on the reissue of musikautomatika’s seminal debut album by wah wah

Musikautomatika ‎– Musikautomatika (1983 / 2017)

At this point, my appreciation, dedication, and advocacy for the histories of the Latin American avant-garde, with its artists and artifacts, should be well established. These are among the most remarkable and neglected creative gestures of the 20th century, relegated to obscurity by political turmoil, external bias, and a slim amount of documentation. Over the last few years, drawing on the gathering momentum of vinyl reissue culture, awareness of these incredible efforts has begun to grow, and with it an effort to fight the sins of the past – elevating a number of Latin American’s remarkable artists to place they have always deserved. Bit by bit, pieces of the puzzle have come into view. Before us is one such case, one of the most important albums in the canon of Latin American experimental and avant-garde recordings, the Venezuelan trio Musikautomatika’s seminal self-titled debut from 1983, finally reissued by the Spanish imprint Wah Wah.

A central components to the lost histories of Latin America’s avant-garde music, was its role in the rise of Post-War electronic music. It was within these countries that many of the first dedicated electronic music studios were established, their artists establishing regular contact with peers across the globe, creating some of the most striking and singular electronic and electroacoustic music of the era. Of the few artifacts which exist, a brilliant and singular effort released in 1983 by the Venezuelan trio Musikautomatika, has long been among the most celebrated.

For the sake of offering credit were it is due, most of us who have been hunting for this LP, with a number of other similar artifacts of Latin American electronic music, owe our awareness of it to its inclusion in Keith Fullerton Whitman’s incredible Creel Pone series. Single-handedly, Keith’s efforts – his love for, and unflinching faith in this music, have shed more light on this context than anything else. We owe him a great dept, and many thanks. I particularly recommend checking out Creel Pone’s reissues of the Argentinian compilation Música Nueva Latinoamericana and the Cuban survey Música Electroacústica, to catch a broader glimpse of what occurred.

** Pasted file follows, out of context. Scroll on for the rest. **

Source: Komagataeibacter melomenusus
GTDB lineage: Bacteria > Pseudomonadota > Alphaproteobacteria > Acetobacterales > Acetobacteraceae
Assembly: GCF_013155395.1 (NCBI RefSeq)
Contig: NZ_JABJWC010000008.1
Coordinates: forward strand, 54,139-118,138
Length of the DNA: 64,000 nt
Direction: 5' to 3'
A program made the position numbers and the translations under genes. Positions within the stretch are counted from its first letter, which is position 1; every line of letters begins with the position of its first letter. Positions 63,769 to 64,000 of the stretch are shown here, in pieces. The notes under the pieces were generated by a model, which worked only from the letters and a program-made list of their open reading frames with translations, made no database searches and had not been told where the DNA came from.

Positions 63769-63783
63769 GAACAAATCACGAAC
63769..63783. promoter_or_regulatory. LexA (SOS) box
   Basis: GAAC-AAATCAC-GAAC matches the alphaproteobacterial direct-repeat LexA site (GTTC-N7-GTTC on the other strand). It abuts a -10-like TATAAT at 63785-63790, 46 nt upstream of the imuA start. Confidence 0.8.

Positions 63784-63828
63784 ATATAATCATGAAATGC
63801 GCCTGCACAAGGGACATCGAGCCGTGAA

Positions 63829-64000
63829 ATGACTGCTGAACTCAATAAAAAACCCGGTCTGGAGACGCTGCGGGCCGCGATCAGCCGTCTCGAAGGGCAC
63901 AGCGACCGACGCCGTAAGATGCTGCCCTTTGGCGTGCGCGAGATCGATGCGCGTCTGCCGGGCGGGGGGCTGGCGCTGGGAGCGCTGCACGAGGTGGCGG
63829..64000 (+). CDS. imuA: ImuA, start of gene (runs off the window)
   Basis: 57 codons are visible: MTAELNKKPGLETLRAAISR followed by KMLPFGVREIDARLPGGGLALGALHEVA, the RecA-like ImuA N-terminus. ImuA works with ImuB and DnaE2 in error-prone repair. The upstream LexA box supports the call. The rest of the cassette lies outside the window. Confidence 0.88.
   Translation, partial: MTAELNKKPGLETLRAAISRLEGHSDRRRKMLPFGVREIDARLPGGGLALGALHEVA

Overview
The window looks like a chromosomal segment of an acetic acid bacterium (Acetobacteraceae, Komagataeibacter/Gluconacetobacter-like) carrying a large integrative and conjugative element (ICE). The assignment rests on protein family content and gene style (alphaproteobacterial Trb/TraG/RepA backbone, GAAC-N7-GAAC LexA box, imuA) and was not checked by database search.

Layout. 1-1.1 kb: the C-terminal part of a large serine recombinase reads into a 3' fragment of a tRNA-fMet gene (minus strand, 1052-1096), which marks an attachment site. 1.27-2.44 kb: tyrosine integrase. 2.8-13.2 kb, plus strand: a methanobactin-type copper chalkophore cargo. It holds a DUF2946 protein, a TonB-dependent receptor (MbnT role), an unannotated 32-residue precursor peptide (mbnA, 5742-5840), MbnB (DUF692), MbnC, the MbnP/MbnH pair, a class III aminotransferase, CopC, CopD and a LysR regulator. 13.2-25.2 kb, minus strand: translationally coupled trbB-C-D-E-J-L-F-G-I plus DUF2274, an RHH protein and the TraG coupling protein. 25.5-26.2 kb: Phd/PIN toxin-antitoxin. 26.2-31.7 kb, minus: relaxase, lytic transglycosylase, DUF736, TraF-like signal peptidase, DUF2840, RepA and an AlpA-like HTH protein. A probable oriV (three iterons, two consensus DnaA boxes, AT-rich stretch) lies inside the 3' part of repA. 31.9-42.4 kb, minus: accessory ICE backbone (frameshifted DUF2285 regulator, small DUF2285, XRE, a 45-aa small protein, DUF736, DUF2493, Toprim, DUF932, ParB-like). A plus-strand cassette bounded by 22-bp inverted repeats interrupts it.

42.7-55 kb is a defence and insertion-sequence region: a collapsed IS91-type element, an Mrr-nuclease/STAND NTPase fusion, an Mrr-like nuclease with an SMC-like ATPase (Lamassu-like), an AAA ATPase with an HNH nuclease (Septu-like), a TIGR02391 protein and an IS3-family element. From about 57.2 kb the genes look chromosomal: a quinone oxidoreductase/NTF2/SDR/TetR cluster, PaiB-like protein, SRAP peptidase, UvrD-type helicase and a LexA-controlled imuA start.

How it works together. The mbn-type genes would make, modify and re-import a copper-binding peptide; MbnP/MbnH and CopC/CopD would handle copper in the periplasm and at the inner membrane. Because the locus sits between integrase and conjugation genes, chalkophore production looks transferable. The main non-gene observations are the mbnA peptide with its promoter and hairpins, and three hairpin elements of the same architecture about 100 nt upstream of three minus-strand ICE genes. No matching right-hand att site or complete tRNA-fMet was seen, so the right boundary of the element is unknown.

Musikautomatika, which was founded in 1978, is comprised of Luis Levin, Alvise Sachi, and Stefano Gramitto. Their work belongs to a larger movement which swept across Latin America during the 60’s and 70’s – attempts to combine cutting edge electronic processes and ideas, with traditional indigenous musics and structures. A meeting point of art and politics, nothing about this was benign. As they pushed forward, seeking democracy – one eye on the future, the other on the past, they offered a sonic path to heal the scars left by centuries of colonialism. For interested parties, highly recommended parallels can be found within Buh RecordsSounds Essentials Collection – addressing similar efforts in Peru. Its founder Luis Alvarado, contributed the liner texts to the reissue at hand.

 

 

Musikautomatika, as the project emerges across their debut LP – combining elements of free improvisation and electronic process, is an emblem of what made this era of the Latin American avant-garde music so striking, wonderful and unique. Works feel alive and active – processed sounds of water, glass, wood, steel, and traditional instruments, realized as playful celebrations in sound – defying hermetic dogmas and notions of high art. As wild as they are, they never fully depart the natural world. Falling somewhere between efforts which emerged from France’s famed Groupe de Recherches Musicales, the Berlin School of pop electronic music, free jazz, and tradition folk, the LP is bound to keep even the most seasoned listeners on the edge of their seats. A clattering, beautifully structured body of resonance, ambience, and tone – released for the first time on vinyl since 1983, and accompanied by extend liner notes, this is a wonder not to be missed, especially since original copies are virtually impossible to find. Musikautomatika is the opening of an astounding world which few knew, presenting the wilder possibilities that electronic music holds. You can check out the full LP below, and grab it from SoundOhm or a record store near you.

-Bradford Bailey

 

Musikautomatika ‎– Musikautomatika (1983)

 

 

 

 

 

 

 

 

 

 

 

 

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